Pathology, by definition, is the study and diagnosis of disease through examination of organs, tissues, bodily fluids and whole bodies. Using our hospital’s laboratories, Mercyhealth’s pathologists and lab technicians work to test samples and diagnose disease through molecular, microscopic and chemical testing, ensuring that no Mercyhealth patient leaves without the correct diagnosis and treatment.
The National Cancer Institute explains what a pathologist does to determine a sample’s health:
In most cases, a doctor needs to do a biopsy or surgery to remove cells or tissues for examination under a microscope.
Some common ways a biopsy can be done are as follows:
- A needle is used to withdraw tissue or fluid.
- An endoscope (a thin, lighted tube) is used to look at areas inside the body and remove cells or tissues.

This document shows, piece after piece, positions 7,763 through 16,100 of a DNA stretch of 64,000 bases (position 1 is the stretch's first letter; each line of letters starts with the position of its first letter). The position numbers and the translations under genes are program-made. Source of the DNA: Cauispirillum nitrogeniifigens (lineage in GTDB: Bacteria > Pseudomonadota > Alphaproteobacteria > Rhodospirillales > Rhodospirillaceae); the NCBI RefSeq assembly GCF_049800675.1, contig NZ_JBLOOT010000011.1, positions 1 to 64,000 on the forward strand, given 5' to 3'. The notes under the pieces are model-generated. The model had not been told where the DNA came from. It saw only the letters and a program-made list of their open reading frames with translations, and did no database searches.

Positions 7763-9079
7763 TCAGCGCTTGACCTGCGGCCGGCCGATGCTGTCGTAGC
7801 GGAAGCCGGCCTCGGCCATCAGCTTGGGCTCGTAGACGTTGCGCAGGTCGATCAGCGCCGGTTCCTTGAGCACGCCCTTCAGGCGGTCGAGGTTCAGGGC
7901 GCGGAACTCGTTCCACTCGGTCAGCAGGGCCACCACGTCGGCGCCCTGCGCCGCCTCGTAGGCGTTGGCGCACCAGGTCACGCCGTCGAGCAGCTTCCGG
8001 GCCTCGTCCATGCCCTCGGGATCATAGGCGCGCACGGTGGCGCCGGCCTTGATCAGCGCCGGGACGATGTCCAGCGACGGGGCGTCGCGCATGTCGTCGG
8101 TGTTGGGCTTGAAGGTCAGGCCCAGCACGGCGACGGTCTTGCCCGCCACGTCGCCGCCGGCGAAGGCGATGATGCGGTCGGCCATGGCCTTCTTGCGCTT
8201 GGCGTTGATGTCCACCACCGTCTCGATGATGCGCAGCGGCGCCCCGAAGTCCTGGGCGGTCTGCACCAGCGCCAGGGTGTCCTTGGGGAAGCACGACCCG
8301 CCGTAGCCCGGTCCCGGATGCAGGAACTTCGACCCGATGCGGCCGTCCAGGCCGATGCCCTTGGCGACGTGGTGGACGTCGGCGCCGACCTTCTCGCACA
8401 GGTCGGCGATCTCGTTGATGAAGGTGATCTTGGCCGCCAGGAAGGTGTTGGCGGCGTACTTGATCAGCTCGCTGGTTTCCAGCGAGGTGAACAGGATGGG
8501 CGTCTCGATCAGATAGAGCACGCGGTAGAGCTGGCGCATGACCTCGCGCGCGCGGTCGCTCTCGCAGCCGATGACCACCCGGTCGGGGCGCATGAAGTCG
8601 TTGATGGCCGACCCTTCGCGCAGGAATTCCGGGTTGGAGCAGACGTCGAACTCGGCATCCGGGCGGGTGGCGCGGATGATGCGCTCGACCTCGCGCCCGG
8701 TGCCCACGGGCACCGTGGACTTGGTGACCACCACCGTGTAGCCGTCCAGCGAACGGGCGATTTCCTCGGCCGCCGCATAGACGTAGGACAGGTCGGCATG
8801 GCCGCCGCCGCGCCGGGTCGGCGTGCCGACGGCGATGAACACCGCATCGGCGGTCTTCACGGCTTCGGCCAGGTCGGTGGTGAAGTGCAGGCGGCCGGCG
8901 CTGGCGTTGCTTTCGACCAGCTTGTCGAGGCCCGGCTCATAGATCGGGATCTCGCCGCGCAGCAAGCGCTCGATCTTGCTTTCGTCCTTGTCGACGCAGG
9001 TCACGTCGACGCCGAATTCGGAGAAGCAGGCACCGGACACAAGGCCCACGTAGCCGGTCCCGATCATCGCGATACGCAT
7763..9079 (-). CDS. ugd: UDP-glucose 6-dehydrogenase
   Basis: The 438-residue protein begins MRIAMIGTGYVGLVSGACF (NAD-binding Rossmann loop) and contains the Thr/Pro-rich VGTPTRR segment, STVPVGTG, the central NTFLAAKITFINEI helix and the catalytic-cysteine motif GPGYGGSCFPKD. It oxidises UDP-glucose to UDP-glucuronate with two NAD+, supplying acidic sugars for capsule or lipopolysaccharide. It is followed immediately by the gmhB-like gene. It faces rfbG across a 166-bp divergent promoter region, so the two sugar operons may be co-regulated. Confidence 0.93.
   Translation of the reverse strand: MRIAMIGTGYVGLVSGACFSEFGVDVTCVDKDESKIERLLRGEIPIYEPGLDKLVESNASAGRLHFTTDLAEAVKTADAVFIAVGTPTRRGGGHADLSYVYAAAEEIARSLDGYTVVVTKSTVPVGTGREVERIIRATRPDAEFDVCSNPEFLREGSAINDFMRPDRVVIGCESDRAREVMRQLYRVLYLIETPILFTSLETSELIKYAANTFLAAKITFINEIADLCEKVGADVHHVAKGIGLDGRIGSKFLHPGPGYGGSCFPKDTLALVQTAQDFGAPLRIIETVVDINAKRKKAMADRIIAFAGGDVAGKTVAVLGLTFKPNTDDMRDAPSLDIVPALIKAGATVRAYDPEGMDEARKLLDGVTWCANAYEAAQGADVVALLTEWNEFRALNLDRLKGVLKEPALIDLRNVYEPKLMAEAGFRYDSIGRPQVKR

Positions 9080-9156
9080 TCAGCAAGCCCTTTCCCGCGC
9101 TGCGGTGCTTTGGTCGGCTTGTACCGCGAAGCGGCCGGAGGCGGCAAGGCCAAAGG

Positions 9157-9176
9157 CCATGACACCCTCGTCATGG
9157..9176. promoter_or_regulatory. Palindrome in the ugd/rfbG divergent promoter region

- Surgery is used to remove part of the tumor or the entire tumor. If the entire tumor is removed, typically some normal tissue around the tumor is also removed.
Tissue removed during a biopsy is sent to a pathology laboratory, where it is sliced into thin sections for viewing under a microscope. This is known as histologic (tissue) examination and is usually the best way to tell if cancer is present. The pathologist may also examine cytologic (cell) material. Cytologic material is present in urine, cerebrospinal fluid (the fluid around the brain and spinal cord), sputum (mucus from the lungs), peritoneal (abdominal cavity) fluid, pleural (chest cavity) fluid, cervical/vaginal smears, and in fluid removed during a biopsy.